Human islets were acquired through the Diabetes Research Center of the University of Pennsylvania (National Institutes of Health DK-19525) and the Integrated Islet Distribution Program (IIDP; http://iidp.coh.org/). Prior to cell capture, islets were cultured in Prodo islet media (PIMS Standard) with 5% human albumin serum and a glucose concentration of 5.8 mmol/L. Islets were dissociated into single cells as described previously (15). Two integrated fluidic circuit chips, 5–10 and 10–17 μm in size (1006040 and 1006041; Fluidigm), were used for cell capture of each islet sample. The SMART-seq method was used for first-strand cDNA synthesis and PCR amplification (634833; Clontech). For two control adult donors (AAJF122 and ABAF490) (refer to Table 1 for details), ArrayControl spike-in (AM1780; Thermo Fisher Scientific) was applied during cell capture. Resulting cDNAs were pooled into a 96-well plate, and the Nextera XT DNA library preparation kit (FC-131-1096; Illumina) was used for RNA-seq library preparation according to the Fluidigm protocol (100-7168). Bulk β-cell RNA-seq data were obtained from a previous publication (16), with the addition of two samples from children.

Sequencing

All libraries were sequenced on the Illumina HiSeq 2500 with 100-bp single-end reads. Median read depth was 2.2 million per cell. Read alignment and gene expression quantification was performed using RNA-seq unified mapper (RUM) (17). Cells with <500,000 uniquely aligned reads were excluded from downstream analysis. A total of 82% of sequenced cells passed initial technical quality control. All sequencing data are available in the Gene Expression Omnibus (GEO) repository (accession number GSE83139; http://www.ncbi.nlm.nih.gov/geo/query/acc.cgi?acc=GSE83139).

Cell Type Calling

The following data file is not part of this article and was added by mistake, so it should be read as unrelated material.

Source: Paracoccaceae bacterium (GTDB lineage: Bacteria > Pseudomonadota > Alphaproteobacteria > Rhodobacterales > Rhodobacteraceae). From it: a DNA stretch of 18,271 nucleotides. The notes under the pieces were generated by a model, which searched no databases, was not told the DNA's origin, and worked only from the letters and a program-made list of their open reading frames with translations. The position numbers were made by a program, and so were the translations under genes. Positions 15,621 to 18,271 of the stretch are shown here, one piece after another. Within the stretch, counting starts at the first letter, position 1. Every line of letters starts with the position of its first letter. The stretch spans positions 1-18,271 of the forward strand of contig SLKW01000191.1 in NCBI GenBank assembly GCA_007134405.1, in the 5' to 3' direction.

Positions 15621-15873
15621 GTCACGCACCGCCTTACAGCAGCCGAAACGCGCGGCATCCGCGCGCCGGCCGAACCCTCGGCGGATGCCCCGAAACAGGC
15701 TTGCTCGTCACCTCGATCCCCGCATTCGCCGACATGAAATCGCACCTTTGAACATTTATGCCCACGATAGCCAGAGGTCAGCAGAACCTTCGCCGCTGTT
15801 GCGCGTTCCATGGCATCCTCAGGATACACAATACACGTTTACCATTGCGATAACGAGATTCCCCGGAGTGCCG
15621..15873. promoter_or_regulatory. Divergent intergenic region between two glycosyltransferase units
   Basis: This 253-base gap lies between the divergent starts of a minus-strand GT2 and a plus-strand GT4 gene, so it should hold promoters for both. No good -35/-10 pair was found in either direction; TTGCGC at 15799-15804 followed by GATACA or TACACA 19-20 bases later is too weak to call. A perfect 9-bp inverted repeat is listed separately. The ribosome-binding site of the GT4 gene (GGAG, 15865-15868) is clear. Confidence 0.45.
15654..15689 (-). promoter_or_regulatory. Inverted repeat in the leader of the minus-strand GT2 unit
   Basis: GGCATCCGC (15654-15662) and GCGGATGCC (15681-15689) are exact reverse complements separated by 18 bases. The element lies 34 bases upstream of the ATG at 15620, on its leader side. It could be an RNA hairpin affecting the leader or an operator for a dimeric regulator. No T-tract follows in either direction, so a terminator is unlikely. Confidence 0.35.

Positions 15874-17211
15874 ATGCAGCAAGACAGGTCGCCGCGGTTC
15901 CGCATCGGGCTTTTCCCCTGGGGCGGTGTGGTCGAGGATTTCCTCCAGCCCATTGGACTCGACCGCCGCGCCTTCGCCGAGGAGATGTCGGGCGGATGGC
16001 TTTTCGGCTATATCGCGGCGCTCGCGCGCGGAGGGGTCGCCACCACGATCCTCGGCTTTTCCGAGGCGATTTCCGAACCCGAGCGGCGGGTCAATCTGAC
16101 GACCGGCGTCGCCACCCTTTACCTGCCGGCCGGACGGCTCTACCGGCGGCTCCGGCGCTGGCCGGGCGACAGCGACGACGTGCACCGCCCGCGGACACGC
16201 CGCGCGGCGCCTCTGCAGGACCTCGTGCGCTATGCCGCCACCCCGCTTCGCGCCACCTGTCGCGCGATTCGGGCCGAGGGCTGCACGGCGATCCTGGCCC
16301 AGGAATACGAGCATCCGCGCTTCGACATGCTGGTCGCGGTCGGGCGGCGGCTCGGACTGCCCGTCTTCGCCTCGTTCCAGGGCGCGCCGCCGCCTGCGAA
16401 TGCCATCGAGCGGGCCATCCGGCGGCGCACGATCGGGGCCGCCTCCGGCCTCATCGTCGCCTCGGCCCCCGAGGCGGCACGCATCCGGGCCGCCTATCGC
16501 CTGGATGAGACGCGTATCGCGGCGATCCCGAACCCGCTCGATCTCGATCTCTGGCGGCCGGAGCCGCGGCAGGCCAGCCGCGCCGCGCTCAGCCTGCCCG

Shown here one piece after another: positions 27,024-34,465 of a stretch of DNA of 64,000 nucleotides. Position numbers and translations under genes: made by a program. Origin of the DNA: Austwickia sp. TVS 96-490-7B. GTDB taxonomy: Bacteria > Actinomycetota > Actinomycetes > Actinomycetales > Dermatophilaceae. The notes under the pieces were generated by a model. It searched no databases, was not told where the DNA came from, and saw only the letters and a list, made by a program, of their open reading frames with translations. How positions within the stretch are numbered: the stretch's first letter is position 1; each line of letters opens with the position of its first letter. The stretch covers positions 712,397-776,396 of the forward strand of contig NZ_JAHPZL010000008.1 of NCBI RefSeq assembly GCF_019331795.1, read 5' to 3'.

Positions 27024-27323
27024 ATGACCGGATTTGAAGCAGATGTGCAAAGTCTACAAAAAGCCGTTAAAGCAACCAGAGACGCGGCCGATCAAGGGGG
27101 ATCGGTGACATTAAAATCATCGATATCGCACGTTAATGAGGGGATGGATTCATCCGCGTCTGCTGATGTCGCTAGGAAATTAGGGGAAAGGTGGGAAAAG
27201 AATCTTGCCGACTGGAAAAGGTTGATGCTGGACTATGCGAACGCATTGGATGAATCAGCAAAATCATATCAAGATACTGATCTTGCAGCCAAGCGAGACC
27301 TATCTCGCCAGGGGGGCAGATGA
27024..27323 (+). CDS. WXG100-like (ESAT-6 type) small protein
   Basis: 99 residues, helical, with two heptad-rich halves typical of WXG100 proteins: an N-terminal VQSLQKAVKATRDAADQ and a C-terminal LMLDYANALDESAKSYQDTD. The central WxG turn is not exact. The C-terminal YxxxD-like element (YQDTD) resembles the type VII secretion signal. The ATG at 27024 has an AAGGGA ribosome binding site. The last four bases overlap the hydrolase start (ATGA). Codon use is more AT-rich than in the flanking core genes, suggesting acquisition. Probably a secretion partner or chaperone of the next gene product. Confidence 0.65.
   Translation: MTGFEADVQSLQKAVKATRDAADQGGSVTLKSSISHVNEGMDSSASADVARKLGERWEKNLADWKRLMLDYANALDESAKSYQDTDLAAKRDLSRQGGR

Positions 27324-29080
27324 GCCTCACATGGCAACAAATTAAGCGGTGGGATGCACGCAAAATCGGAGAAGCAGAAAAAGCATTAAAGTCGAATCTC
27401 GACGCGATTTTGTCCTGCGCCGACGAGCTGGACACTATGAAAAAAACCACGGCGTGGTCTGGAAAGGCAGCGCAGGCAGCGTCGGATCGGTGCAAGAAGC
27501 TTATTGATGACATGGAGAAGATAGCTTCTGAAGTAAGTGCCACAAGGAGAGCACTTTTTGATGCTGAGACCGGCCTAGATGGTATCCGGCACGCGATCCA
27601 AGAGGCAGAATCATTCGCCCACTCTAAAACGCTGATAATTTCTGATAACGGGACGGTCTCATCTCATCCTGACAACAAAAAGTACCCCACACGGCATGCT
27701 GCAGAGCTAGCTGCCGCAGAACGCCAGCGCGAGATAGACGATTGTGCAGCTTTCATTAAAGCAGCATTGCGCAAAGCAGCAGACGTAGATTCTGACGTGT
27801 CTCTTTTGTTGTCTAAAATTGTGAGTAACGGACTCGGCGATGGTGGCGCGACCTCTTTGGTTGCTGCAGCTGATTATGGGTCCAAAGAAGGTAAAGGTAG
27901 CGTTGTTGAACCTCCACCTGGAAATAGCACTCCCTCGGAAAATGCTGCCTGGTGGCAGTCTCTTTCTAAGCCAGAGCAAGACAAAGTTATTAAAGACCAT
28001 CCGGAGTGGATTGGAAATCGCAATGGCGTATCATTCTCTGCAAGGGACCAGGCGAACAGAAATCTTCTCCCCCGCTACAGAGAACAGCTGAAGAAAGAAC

In light of a recent finding that the 10–17-μm C1 chip can capture a significant number of cell doublets (Fluidigm white paper), we developed a five-step pipeline to distinguish single cells from doublets and to annotate cell types. First, we crudely classified cells into different cell types based on marker genes that have well-established cell type–restricted expression. These markers include the major hormone genes (GCG, INS, SST, GHRL, and PPY), genes that encode acinar cell–specific digestive enzymes (PRSS1 and PNLIP), and genes associated with ductal cells (i.e., KRT19, SPP1, and HNF1B). The expression levels of each gene were fitted by normal mixture modeling of high, low, and (or) intermediate components using the mclust R package (cran.r-project.org/web/packages/mclust) and rendered in a “violin plot.” Cells were assigned to a cell type only when they expressed specific markers in the mixture model’s high expression level component and had no conflict with other markers (Fig. 1B, violin test). Second, we derived gene expression signatures for different cell types by comparing the transcriptome of each cell type to the rest of the cells in the same endocrine or exocrine category (Fig. 1B, derivation of gene signature). Third, to further refine cell type classification, previously derived gene signatures were used to calculate the correlation of each cell to its corresponding cell type–specific signature. As expected, pure cells clustered together and showed strong correlation with only one of the signatures (Fig. 1B, correlation test). Fourth, all cells that passed these two tests were collected and their gene expression patterns rederived (Fig. 1B, refined gene signature). Fifth, we hypothesized that any cell doublets could be explained by a linear combination of two “pure” profiles. Accordingly, the new signatures from pure cell populations were used to construct in silico mixed profiles, including all the possible combinations between different cell types. To eliminate likely doublets from further analysis, all cells were examined based on the likelihood that their profiles could be explained by an artificial in silico mixture (Fig. 1B, composition estimate). They were also inspected based on their correlation to different pure signatures (2) (Fig. 1B, correlation test). The approach outlined above is similar in concept to that used in a single-cell RNA-seq study of human islets published recently (18). However, our analysis addresses the potential issue of doublets with any combination of cell types whether they are ductal, acinar, delta, etc., and not just between α- and β-cells.